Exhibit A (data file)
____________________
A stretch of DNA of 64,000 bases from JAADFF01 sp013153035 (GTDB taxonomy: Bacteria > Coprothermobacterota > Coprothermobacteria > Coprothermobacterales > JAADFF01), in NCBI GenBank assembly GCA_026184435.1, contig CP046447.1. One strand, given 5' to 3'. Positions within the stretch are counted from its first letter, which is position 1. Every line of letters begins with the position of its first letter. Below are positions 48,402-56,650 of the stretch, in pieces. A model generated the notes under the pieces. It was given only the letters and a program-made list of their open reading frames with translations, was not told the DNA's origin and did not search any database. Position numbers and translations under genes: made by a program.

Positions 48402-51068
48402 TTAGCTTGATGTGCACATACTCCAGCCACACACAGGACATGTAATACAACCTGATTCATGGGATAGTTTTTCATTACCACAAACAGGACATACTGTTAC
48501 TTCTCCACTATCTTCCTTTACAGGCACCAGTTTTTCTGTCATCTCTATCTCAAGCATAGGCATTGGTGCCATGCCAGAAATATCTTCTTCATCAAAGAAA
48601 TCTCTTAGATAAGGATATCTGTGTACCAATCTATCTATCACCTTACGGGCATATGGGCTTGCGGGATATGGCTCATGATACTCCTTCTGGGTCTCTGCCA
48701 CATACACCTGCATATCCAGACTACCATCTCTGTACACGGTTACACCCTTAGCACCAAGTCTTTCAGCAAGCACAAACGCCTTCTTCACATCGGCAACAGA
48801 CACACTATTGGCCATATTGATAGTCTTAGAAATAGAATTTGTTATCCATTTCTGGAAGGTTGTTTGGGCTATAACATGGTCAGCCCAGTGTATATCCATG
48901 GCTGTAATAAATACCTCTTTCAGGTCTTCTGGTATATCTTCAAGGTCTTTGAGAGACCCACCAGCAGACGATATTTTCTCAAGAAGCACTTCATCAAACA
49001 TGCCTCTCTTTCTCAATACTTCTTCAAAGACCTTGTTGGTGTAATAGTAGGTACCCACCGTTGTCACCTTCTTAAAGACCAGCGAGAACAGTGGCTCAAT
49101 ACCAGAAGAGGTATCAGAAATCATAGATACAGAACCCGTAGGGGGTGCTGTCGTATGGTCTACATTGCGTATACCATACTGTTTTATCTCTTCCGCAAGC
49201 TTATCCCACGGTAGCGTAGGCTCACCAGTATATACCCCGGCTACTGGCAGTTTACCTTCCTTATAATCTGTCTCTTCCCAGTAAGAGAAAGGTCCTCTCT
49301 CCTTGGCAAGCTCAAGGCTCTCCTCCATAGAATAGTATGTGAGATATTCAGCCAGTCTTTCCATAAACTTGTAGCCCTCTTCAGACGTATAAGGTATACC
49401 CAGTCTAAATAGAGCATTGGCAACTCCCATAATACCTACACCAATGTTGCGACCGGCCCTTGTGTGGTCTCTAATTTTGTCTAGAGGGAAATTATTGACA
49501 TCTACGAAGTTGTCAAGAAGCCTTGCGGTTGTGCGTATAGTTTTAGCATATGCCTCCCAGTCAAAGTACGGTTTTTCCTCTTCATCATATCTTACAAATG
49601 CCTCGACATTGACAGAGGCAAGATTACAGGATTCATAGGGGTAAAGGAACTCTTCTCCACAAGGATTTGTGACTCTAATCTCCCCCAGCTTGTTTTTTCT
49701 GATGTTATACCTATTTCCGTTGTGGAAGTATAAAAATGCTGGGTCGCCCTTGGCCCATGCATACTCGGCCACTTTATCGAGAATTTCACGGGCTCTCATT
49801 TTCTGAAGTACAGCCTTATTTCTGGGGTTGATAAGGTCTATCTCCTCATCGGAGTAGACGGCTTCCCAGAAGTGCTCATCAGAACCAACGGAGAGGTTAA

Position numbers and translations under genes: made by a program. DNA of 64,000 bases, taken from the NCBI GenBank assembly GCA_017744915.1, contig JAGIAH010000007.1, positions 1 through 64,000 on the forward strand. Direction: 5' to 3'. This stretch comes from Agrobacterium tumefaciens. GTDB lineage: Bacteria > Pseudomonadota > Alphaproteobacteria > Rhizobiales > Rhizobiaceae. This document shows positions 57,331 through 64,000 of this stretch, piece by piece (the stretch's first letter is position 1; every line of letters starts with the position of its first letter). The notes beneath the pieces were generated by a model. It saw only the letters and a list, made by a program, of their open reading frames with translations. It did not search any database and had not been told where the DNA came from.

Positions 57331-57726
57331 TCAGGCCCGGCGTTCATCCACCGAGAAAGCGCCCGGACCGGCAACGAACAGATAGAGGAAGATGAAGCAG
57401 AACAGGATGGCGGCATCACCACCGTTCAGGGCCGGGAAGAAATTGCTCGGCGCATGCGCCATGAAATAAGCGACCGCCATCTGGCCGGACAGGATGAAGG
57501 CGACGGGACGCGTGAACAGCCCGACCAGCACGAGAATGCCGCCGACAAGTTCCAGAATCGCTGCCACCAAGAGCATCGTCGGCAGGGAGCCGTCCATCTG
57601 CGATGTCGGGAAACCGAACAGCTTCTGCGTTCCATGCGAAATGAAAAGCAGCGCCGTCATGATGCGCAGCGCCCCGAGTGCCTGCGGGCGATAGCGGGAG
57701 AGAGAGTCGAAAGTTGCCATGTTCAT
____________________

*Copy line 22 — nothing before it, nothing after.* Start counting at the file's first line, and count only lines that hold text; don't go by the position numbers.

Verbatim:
57501 CGACGGGACGCGTGAACAGCCCGACCAGCACGAGAATGCCGCCGACAAGTTCCAGAATCGCTGCCACCAAGAGCATCGTCGGCAGGGAGCCGTCCATCTG